I figured it was time to challenge myself the Rhythm Roulette way. The only real thing that sort of made it deviate from the original gameplan was that I didn't go to a record store, for a few reasons. First the ride is on the fritz. Second there's no real good digging spots locally that would make it worth it. I've already scoured the shelves at every conceivable place here. Third I came up with the idea on the spot and grabbed a camera and just started filming. I ended up using a 8mm camcorder since the only other camera I have only shoots in 20 minute chunks. I sort of explain the situation at the beginning. If I only had keepers it would be kind of fake style, but in my case I have basically a ton of clearance grabs, random stuff, and everything just impossibly mixed up anyway so I figured that should be good enough. I used the three records grabbed and no other sounds. What I found worked best was my pitch shifting technique (I drop a couple more hints and gems of knowledge in the video also). Basically it's bits of my process on display.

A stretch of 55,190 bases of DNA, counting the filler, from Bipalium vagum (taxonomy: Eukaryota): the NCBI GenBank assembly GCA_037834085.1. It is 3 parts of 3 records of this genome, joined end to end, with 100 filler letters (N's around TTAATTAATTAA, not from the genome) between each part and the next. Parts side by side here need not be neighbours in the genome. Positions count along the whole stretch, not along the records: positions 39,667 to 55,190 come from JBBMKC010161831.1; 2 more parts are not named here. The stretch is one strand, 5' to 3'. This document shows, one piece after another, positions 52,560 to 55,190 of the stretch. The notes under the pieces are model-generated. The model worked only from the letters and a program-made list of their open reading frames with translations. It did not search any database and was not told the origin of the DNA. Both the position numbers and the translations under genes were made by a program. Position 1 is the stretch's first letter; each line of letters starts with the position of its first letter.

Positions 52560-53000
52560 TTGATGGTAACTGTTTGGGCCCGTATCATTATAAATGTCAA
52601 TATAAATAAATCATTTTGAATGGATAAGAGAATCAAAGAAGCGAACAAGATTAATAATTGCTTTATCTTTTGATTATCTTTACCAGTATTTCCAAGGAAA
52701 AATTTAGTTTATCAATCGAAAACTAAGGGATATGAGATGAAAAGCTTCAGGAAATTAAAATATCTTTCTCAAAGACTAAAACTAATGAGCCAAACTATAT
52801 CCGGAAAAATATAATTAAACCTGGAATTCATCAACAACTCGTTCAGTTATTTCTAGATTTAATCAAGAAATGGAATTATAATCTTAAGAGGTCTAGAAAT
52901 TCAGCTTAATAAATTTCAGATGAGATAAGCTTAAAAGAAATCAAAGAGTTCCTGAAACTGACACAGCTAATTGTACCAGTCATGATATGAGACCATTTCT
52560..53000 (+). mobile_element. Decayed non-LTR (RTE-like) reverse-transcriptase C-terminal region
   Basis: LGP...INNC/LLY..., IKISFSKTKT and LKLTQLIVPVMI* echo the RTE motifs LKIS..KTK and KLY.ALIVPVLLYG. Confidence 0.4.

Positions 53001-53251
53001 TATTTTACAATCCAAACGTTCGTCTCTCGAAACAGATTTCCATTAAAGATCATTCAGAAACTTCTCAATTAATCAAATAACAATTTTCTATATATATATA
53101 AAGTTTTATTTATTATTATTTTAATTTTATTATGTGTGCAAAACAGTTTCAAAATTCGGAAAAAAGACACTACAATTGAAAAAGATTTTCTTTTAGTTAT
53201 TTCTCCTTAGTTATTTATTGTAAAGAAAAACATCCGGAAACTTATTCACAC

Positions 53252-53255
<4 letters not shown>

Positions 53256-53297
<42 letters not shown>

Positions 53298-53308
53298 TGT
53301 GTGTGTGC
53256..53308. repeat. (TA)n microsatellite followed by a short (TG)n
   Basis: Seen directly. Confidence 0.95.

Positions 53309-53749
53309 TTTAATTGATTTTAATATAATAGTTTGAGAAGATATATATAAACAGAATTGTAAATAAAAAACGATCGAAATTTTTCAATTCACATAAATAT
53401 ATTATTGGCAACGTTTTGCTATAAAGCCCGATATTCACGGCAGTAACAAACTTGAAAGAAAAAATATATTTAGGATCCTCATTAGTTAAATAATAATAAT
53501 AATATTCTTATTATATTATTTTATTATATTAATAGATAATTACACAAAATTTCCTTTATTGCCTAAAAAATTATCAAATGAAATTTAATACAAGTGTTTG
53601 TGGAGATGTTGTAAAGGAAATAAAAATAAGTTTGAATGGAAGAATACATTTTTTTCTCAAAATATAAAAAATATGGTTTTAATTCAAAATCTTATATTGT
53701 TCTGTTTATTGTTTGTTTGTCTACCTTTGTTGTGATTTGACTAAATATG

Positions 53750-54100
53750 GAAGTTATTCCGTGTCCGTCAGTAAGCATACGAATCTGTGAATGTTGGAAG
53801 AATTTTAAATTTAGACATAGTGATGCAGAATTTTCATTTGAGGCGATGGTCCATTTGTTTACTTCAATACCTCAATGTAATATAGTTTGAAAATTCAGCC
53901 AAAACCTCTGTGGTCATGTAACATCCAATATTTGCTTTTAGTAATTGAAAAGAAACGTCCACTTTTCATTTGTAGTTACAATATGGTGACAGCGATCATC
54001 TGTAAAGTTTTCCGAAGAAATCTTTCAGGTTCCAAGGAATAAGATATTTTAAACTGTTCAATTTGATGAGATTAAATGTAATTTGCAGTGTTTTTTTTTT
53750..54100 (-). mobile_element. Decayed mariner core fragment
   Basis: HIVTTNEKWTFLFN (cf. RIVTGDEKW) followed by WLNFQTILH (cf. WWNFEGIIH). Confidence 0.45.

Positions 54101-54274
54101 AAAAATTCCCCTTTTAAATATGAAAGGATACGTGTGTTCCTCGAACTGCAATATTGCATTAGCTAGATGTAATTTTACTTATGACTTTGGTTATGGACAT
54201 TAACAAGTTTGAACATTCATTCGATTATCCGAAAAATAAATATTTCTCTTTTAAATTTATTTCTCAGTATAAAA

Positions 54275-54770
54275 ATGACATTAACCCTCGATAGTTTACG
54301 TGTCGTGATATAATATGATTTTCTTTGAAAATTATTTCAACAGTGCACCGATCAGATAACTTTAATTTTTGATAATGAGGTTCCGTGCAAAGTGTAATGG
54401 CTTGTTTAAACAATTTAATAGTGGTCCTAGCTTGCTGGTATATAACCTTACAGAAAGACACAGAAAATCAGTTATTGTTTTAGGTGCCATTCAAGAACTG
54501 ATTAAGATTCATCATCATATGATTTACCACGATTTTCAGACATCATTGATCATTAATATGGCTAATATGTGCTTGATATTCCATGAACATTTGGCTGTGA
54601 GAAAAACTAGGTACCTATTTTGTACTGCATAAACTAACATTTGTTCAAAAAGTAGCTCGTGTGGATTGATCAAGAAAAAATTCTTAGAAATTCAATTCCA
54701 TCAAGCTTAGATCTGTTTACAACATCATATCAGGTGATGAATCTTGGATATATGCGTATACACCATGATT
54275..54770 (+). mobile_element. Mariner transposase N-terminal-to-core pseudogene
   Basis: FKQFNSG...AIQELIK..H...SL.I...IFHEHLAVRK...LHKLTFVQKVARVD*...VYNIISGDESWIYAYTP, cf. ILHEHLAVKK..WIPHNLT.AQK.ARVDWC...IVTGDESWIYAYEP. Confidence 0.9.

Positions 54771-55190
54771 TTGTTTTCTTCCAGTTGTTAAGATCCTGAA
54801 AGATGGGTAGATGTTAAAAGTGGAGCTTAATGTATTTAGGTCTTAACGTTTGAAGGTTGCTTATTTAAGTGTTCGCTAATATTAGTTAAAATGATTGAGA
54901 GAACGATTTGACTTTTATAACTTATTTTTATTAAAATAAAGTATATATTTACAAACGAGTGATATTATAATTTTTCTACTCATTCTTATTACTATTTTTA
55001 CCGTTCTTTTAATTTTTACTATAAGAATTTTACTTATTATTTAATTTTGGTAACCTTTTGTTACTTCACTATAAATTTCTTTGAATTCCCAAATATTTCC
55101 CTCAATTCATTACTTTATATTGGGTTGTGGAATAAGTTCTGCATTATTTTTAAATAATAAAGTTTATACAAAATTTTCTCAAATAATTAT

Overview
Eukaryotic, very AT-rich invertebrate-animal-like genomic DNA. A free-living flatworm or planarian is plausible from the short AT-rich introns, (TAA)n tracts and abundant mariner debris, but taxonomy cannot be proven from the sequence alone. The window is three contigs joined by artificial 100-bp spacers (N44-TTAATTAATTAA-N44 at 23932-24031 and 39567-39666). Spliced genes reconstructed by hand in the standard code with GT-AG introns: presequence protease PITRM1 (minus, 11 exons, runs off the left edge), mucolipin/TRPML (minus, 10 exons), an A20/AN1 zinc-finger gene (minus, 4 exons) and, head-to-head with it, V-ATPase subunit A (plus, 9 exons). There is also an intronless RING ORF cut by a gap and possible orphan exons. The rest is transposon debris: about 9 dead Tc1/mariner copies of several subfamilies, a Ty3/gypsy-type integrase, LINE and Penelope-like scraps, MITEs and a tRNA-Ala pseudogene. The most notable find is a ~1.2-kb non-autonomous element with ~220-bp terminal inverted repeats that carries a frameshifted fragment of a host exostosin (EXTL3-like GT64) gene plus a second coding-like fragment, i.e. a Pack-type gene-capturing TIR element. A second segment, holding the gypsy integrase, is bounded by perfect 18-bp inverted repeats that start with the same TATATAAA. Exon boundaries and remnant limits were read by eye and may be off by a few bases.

Also I relearned the lesson of not judging a book by its cover. I grabbed a Red Callender album without knowing it was 50s jazz thinking it was going to be some marching band shit or something. I go through different variations of different things copped from the records until I find the right chops and put together layered patterns. I sort of didn't have a cameraperson so it was mostly on a tripod but I tried to make the video more interesting through editing. I had something like an hour and a half of footage, most of it chopping various samples. So that part is boring. I highlight what the beat could have been at a couple points before deciding on what it eventually became. The sounds seemed to work perfect, especially in the low end range. Overall I actually found this exercise a good way to spark creativity. Picking records at random and even if you can't find obvious dope samples or loops you can imagine how you can manipulate the sounds to make them completely different and unrecognizable from the records they came from. Maybe in the future I'll do a more proper example by actually going to a record store.